Thursday, June 16, 2016

Why They Hate Us

After 9/11 there were numerous articles speculating on the motive of the terrorists whose suicide missions resulted in the deaths of thousands. Why do they hate us? a columnist would ask, and then the answer was often a variation of: they hate us because of our freedoms.

Maybe. Maybe it's more nuanced.

After the Orlando massacre (6/12) where a muslim American killed at least 50 people in a gay nightclub, I began to see the parallel strains of homophobia and Islamic extremism.

It's become almost a given, hasn't it, that the most homophobic people (men) are curious about the gay lifestyle? It started as a trope and then became a stereotype -- the kind of stereotype that persists because of a fundamental truth. For one obvious example, anti-gay Senator Larry Craig who was caught allegedly soliciting gay sex in an airport bathroom. More examples are documented in Kirby Dick's film "Outrage."

This hypocritical homophobia seems to stem from frustration and self-hatred by men who are unable to express their sexuality and are enraged by seeing other men who are comfortable with themselves.

I've never understood the anti-gay marriage argument that same sex marriages would destroy "traditional marriage." I don't see how it changes my marriage one way or another, but perhaps closeted men and women see a problem if they might feel more empowered to dissolve a "traditional" marriage for something else.

At this moment, there is not much we know about Omar Mateen, the Orlando shooter. The New York Times noted that his father noted the younger Mateen's homophobia. But Omar also allegedly called 911 to declare his allegiance to ISIS before his killing spree.

Tuesday, June 07, 2016

Political Theories

Here's my theory: Donald Trump got into the race as a lark, a marketing gimmick.

A lot of people have that theory. And of course he did better than expected, which was great for marketing and then people started effusively praising him which was great for his ego.

But now he's the presumptive Republican candidate and he has a problem. In the general election, he will either a) lose and become a "loser" like Romney and Bob Dole and that loser John McCain who allowed himself to be captured during war; or b) become president, a position that must look more daunting and hard to wrap your head around the closer you get to it.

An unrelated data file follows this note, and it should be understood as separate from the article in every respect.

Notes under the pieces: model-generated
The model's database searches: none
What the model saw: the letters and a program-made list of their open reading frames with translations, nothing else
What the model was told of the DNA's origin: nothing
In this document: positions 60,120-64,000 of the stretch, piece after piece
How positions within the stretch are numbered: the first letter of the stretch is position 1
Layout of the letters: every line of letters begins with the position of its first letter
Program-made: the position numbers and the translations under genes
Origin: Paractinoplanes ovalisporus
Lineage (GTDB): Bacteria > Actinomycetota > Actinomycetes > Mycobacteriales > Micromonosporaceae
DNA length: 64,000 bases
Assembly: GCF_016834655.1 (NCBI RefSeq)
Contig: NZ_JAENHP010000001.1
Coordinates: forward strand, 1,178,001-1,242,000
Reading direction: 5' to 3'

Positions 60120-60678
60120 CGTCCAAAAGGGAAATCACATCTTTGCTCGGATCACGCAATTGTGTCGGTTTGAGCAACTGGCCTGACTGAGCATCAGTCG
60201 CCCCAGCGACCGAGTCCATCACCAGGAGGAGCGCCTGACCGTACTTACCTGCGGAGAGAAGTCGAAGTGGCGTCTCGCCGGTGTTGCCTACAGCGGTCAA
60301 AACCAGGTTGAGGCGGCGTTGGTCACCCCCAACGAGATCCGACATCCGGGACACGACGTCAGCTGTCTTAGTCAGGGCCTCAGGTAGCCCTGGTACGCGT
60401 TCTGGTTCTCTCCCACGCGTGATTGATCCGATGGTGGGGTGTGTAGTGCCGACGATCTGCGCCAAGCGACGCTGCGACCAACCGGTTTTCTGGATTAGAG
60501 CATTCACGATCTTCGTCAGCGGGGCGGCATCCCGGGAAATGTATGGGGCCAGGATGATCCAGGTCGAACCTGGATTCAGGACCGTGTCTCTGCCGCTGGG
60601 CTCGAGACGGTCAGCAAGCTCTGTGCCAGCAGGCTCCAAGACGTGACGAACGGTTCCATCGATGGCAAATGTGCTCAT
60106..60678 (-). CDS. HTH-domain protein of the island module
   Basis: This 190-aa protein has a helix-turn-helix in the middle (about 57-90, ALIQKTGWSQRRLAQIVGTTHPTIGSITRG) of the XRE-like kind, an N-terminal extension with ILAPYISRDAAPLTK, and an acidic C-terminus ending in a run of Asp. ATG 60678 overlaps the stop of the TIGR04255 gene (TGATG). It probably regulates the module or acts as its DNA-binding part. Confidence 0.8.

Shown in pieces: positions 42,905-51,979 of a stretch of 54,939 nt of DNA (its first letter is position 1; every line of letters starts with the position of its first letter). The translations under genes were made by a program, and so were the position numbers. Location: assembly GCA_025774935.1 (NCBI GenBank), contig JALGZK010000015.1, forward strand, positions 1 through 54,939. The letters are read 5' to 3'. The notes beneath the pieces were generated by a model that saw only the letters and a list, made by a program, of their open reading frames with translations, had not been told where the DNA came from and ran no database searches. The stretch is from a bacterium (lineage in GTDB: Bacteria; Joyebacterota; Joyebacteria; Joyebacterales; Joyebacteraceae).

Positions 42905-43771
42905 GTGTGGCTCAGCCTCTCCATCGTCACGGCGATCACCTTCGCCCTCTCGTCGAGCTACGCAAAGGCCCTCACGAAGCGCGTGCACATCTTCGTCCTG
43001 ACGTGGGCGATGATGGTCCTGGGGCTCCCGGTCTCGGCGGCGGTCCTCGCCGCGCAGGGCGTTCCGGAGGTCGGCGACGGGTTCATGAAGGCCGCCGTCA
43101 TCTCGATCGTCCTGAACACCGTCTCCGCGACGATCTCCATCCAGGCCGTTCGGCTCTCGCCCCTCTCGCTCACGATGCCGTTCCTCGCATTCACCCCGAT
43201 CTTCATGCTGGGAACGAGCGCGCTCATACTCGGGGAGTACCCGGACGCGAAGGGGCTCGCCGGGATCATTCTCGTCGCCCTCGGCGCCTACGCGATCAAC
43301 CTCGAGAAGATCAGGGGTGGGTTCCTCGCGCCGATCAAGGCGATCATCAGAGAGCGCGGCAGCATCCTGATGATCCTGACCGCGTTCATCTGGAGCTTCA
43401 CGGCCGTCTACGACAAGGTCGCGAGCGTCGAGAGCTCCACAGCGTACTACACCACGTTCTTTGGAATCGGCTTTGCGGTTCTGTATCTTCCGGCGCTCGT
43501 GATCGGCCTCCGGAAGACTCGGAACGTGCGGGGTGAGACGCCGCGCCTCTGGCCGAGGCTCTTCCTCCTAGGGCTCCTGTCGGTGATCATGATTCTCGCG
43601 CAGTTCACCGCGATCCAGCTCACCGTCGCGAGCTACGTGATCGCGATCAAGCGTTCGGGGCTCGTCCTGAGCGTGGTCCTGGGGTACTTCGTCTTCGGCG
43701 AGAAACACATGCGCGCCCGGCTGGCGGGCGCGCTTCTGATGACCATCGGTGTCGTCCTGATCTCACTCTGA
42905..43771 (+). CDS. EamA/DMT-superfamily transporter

Yes, I think Trump still doesn't actually want to be president. I mean, I'm sure he'd like to be president the way I would: be president for a day, with a congress that goes along with everything I say, pass three laws of meaning to me and then step down. But four years of actual presidency? And Trump doesn't like the GOP establishment, the kind of people who could actually supply him with cabinet secretaries and advisors to actually help him.

So here's the theory as of today. Trump doesn't want to be president and he's purposefully flaming out to try to avoid becoming the GOP candidate. Thus the remarks about impartial judges recently. He's trying to get fired before the GOP convention.

Here's another theory: if Trump is the GOP candidate, he will not win, but there could be a lot of trouble for Democrats in the near future.

I know that people say that Trump would motivate a Democratic base to vote down ballot for senators and representatives, but the other part of this is the GOP money machine. If Trump is the candidate, the Kochs and others will fund the billions of dollars they had ear-marked for this year into races for state houses and mayors and city councils. Those races don't make the news and people will be much more easily swayed by advertising dollars.

The problem then is that there will be incumbents leading up to 2020 and the next census. Then those state houses will redraw congressional districts and make more safe GOP seats meaning more extreme candidates from the right.

So, for the record, those are my theories of the moment. I hope some of them are wrong.